Saving with 529 Qualified Tuition Plans Section 529 plans, also known as Qualified Tuition Programs, are the best choice for many families.
Every state now has a program allowing persons to prepay for future higher education, with tax relief. There are two basic plan types, with many variations:
1.) The Prepaid Education Arrangement. You essentially buy future education at today's costs, by buying education credits or certificates. This is the older type of program, and it tends to limit the student's choice of schools within the state.
2.) Education Savings Accounts. You contribute to an account earmarked for future higher education.
Tip: When approaching state programs, one must distinguish between what the federal tax law allows and what an individual state's program may impose.
You may open a Section 529 plan in any state. But when buying prepaid tuition credits (less popular than savings accounts), you often need to apply the credits to a specific college or group of colleges.
Unlike certain other tax-favored higher education programs, such as the Hope and Lifetime Learning Credits, federal tax law doesn't limit the benefit only to tuition. Room, board, lab fees, books, and supplies can be purchased with funds from your 529 Savings Account. (Individual state programs could be narrower.)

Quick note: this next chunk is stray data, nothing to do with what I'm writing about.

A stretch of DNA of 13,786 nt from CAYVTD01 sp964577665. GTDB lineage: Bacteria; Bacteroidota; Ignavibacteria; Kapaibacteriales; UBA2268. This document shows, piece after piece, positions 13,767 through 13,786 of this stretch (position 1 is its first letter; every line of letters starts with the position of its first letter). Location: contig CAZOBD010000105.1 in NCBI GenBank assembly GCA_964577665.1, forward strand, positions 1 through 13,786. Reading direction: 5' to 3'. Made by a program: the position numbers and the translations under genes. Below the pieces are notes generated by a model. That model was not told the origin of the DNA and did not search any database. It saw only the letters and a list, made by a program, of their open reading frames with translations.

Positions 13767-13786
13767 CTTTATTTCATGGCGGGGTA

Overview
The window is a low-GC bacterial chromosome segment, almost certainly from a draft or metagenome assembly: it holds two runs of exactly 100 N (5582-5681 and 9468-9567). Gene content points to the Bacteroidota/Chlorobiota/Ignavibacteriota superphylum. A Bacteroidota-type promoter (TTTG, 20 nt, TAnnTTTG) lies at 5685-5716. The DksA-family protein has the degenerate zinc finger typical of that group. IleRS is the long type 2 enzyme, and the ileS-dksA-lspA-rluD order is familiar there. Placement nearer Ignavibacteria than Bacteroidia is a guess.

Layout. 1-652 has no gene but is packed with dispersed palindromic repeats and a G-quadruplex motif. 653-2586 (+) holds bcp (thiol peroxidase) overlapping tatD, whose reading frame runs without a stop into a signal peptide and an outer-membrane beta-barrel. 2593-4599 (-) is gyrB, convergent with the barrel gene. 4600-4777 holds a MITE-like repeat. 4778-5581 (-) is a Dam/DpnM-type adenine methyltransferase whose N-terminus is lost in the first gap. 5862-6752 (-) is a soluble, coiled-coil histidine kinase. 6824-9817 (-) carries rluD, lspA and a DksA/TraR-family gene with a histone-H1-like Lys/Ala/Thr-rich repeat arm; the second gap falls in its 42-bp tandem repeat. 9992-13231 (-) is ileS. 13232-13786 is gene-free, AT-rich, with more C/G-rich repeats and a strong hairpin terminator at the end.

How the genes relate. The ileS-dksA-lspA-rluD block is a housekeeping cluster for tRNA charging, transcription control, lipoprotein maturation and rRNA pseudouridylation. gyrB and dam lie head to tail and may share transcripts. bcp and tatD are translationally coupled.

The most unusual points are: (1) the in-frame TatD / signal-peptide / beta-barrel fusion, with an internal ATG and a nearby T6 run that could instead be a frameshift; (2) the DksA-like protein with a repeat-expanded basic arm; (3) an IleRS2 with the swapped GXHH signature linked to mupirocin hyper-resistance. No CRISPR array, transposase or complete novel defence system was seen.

The key parties to the program are the Designated Beneficiary, the student-to-be, and the Account Owner, who is entitled to choose and change the beneficiary and who is normally the principal contributor to the program.
There are no income limits on who may be an account owner. There's only one designated beneficiary per account. Thus, a parent with three college-bound children might set up three accounts. (Some state programs don't allow the same person to be both beneficiary and account owner.)
Gary M. DellaPosta is a CPA located in Falmouth. He has been in practice for over 30 years. Stay tuned next week to read about tax implications regarding 529 plans.
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